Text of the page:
"It’s a known legend, people know that it’s still out there in deep water. Everyone will be after it, won’t they?"
When the Merchant Royal sank in 1641, it took a payload of 100,000 pounds of gold and 400 bars of Mexican silver down with it.
The British vessel hasn’t been seen since, but a UK fishing crew near Cornwall recently found a trace stuck in its nets: the ship’s big, rusty anchor. According to USA Today, the discovery is confirmed to be part of the Merchant due to its size, age, and location.
Dubbed the “El Dorado of the seas,” the long lost ship is thought to have gone down near the Isles of Scilly off the southwestern tip of England when it sailed into treacherous weather on the voyage home after returning from Mexico. The gold and silver cargo has an estimated current value of more than $1.3 billion.
Anchor from a treasure-laden 17th-century shipwreck has been found off the coast of the U.K._https://t.co/WjigsRDQSs #archeomar ⚓️ #Archeologia #Archaeology #Arqueologia #Shipwrecks #Archéologie #Archäologie #archeo_mar #italia #italy #Cornwall #CornwallMaritimeArchaeology #UK pic.twitter.com/mzpsRzvJM8
— Archeo_Mar_Archeo_Sub (@archeomar) March 6, 2019
While the anchor’s discovery has provided invaluable location data for officials to begin an informed quest for the ship’s wreckage, the project would require far more preparation than merely having a proverbial X on a map to mark the spot.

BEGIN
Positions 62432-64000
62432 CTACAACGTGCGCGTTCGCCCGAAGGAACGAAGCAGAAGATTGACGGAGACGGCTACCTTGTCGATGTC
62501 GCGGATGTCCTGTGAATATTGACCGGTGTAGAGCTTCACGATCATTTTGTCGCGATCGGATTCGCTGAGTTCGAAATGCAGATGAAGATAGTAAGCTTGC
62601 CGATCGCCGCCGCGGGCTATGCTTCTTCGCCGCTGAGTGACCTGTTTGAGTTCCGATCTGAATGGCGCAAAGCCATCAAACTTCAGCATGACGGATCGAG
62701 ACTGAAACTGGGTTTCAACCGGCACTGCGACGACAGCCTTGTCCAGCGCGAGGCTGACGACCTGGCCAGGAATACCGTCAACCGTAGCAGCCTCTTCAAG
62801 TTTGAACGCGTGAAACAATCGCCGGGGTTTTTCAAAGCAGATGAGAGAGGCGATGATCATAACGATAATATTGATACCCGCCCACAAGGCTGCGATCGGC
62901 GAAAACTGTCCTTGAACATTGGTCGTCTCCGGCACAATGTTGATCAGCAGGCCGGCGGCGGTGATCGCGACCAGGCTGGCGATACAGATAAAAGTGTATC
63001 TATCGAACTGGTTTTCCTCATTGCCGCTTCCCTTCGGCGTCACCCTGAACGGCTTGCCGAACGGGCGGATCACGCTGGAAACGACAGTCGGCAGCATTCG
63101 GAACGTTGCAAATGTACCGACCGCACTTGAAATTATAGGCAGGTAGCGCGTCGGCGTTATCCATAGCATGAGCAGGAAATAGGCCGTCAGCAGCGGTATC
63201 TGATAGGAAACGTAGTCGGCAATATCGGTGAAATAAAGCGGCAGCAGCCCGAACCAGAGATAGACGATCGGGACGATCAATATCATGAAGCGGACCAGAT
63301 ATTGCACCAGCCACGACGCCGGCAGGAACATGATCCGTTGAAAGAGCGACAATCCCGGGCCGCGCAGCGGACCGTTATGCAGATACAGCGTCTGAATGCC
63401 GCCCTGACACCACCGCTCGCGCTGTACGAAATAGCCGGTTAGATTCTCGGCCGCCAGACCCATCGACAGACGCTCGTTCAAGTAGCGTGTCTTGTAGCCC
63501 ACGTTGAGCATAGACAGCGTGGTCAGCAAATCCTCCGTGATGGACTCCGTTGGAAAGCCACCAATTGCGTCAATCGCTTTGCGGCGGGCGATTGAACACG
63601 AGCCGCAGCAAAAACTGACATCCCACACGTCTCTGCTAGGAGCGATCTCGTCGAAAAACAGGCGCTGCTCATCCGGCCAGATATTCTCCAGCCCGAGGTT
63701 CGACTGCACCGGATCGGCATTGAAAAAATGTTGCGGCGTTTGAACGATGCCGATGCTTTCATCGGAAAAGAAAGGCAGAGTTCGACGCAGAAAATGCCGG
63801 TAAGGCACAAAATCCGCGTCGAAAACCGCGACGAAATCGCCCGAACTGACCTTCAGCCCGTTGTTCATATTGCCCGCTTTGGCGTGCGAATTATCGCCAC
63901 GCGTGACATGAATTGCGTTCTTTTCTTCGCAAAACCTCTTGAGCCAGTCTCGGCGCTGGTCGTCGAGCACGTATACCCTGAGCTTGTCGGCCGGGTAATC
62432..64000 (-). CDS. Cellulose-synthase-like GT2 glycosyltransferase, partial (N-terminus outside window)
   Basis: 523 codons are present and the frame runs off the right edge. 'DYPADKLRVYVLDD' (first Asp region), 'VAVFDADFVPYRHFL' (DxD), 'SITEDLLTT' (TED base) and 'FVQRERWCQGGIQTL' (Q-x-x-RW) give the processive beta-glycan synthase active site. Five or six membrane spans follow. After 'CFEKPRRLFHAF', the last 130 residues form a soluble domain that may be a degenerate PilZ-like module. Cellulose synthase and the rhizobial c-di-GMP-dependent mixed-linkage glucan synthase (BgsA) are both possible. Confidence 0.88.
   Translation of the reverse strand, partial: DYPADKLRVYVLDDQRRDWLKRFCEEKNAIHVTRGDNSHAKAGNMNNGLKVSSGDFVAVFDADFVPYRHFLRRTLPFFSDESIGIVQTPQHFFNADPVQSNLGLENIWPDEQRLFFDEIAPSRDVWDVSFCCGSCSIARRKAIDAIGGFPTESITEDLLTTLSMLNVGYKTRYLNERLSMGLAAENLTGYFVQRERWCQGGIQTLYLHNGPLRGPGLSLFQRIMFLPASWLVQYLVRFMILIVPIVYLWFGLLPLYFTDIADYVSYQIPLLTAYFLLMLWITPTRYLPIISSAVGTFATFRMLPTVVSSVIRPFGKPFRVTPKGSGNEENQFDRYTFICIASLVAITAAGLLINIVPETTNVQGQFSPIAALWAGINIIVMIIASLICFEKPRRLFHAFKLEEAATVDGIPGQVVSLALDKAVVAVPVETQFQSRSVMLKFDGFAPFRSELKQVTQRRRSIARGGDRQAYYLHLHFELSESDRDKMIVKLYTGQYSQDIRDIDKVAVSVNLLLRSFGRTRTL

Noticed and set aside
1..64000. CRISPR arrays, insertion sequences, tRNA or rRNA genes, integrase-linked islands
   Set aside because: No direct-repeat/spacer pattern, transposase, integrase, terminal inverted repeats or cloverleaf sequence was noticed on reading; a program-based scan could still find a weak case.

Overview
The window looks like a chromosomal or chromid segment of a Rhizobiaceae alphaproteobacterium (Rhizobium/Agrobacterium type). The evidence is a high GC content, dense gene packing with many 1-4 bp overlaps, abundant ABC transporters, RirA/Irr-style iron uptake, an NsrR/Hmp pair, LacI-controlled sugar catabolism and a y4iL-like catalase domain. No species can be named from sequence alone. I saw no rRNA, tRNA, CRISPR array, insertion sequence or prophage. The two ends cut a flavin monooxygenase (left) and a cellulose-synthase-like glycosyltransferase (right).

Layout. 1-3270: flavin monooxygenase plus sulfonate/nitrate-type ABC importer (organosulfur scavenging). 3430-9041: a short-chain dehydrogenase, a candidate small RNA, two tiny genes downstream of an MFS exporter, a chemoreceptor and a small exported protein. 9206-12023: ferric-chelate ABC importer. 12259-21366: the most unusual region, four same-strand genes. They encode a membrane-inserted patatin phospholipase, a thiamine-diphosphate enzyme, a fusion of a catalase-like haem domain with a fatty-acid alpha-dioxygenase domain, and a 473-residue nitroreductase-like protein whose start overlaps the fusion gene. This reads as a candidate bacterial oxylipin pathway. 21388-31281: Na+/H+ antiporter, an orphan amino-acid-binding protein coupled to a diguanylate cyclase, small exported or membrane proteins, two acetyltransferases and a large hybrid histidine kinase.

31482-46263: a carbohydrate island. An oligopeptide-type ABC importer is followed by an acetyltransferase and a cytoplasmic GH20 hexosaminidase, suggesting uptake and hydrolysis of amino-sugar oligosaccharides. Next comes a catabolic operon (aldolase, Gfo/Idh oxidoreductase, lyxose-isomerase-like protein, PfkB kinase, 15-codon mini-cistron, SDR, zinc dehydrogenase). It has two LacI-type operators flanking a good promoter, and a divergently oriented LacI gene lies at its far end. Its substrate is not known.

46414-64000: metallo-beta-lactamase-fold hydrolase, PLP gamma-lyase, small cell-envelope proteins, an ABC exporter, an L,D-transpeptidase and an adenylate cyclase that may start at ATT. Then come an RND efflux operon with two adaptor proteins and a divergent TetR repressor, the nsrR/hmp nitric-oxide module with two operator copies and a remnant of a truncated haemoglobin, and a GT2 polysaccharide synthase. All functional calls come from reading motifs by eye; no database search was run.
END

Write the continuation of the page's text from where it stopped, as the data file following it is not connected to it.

Treasure hunter and owner of Atlantic Scuba and co-founder of Cornwall Maritime Archaeology Mark Milburn told iNews that this kind of endeavor calls for a team of trained divers who are ready for the ocean, the wreckage — and for the competition undoubtedly eager to get their hands on the bounty.
“The spot where it was found is about 300ft deep — there are very few people that are qualified to dive that deep,” said Milburn. “I’ll be going out there to have a look, but we’ve got to wait for the right conditions and because the conditions are so treacherous, the window is very narrow.”
As if searching for treasure at that depth wasn’t challenging enough, Milburn is adamant that countless independent treasure hunters will be joining the fray — particularly now that the news has broken.
“There will be people going after the treasure,” said Milburn. “My main concern will be people taking it and not telling anyone. It’s a known legend, people know that it’s still out there in deep water.”
“Everyone will be after it, won’t they? It was an old wooden ship and the timber gets eaten away and only iron and metal bits will be left. All that will be on the seabed is an anchor, cannons, and treasure — so long as no one has taken it already.”
Regarding a successful find, anybody discovering the treasure would have to report this lucrative discovery to the British government.
However, while state waters do determine the bounty to belong to the state, Milburn explained that a diver could keep their treasure under salvage rights — but would need a license to claim said right.
Either way, English waters might become a little more popular this month as confirmation of the wreckage and its prosperous cargo has not only been re-confirmed by the anchor’s discovery — but broadcast to anyone and everyone bold enough to go dive for it.
Next, read about five sunken ships more interesting than the Titanic. Then, learn about Truk Lagoon: World War II’s most haunting undersea graveyard.